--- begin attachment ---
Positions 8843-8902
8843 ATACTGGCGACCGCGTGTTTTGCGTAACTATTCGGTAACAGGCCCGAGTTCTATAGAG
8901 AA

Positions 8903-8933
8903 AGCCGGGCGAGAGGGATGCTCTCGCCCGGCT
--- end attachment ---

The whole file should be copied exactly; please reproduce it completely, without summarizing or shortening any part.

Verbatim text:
Positions 8843-8902
8843 ATACTGGCGACCGCGTGTTTTGCGTAACTATTCGGTAACAGGCCCGAGTTCTATAGAG
8901 AA

Positions 8903-8933
8903 AGCCGGGCGAGAGGGATGCTCTCGCCCGGCT